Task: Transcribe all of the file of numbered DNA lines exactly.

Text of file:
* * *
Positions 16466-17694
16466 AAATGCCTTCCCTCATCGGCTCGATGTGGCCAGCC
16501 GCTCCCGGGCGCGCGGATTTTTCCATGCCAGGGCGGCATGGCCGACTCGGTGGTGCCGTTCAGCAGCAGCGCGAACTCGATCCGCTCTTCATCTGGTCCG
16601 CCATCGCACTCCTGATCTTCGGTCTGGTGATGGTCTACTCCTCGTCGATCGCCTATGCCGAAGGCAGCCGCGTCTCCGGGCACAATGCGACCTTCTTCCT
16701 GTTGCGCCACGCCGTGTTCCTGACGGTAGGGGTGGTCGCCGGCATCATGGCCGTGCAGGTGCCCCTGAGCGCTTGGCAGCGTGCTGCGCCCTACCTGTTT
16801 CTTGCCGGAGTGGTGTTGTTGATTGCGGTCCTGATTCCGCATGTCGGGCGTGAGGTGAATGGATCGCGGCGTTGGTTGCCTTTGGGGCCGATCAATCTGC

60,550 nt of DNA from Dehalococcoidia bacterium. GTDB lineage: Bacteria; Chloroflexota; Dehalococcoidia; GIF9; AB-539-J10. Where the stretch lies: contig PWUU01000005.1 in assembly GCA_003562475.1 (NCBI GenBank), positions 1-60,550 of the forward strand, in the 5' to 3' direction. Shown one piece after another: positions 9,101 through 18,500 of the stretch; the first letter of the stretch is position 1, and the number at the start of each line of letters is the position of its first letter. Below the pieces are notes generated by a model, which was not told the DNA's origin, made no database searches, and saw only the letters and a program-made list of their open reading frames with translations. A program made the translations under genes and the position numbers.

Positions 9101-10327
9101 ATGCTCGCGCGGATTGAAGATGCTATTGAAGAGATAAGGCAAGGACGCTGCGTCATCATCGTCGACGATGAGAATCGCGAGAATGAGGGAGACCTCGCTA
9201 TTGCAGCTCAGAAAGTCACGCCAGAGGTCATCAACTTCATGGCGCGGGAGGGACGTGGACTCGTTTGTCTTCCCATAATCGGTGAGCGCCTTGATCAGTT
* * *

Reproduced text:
Positions 16466-17694
16466 AAATGCCTTCCCTCATCGGCTCGATGTGGCCAGCC
16501 GCTCCCGGGCGCGCGGATTTTTCCATGCCAGGGCGGCATGGCCGACTCGGTGGTGCCGTTCAGCAGCAGCGCGAACTCGATCCGCTCTTCATCTGGTCCG
16601 CCATCGCACTCCTGATCTTCGGTCTGGTGATGGTCTACTCCTCGTCGATCGCCTATGCCGAAGGCAGCCGCGTCTCCGGGCACAATGCGACCTTCTTCCT
16701 GTTGCGCCACGCCGTGTTCCTGACGGTAGGGGTGGTCGCCGGCATCATGGCCGTGCAGGTGCCCCTGAGCGCTTGGCAGCGTGCTGCGCCCTACCTGTTT
16801 CTTGCCGGAGTGGTGTTGTTGATTGCGGTCCTGATTCCGCATGTCGGGCGTGAGGTGAATGGATCGCGGCGTTGGTTGCCTTTGGGGCCGATCAATCTGC

60,550 nt of DNA from Dehalococcoidia bacterium. GTDB lineage: Bacteria; Chloroflexota; Dehalococcoidia; GIF9; AB-539-J10. Where the stretch lies: contig PWUU01000005.1 in assembly GCA_003562475.1 (NCBI GenBank), positions 1-60,550 of the forward strand, in the 5' to 3' direction. Shown one piece after another: positions 9,101 through 18,500 of the stretch; the first letter of the stretch is position 1, and the number at the start of each line of letters is the position of its first letter. Below the pieces are notes generated by a model, which was not told the DNA's origin, made no database searches, and saw only the letters and a program-made list of their open reading frames with translations. A program made the translations under genes and the position numbers.

Positions 9101-10327
9101 ATGCTCGCGCGGATTGAAGATGCTATTGAAGAGATAAGGCAAGGACGCTGCGTCATCATCGTCGACGATGAGAATCGCGAGAATGAGGGAGACCTCGCTA
9201 TTGCAGCTCAGAAAGTCACGCCAGAGGTCATCAACTTCATGGCGCGGGAGGGACGTGGACTCGTTTGTCTTCCCATAATCGGTGAGCGCCTTGATCAGTT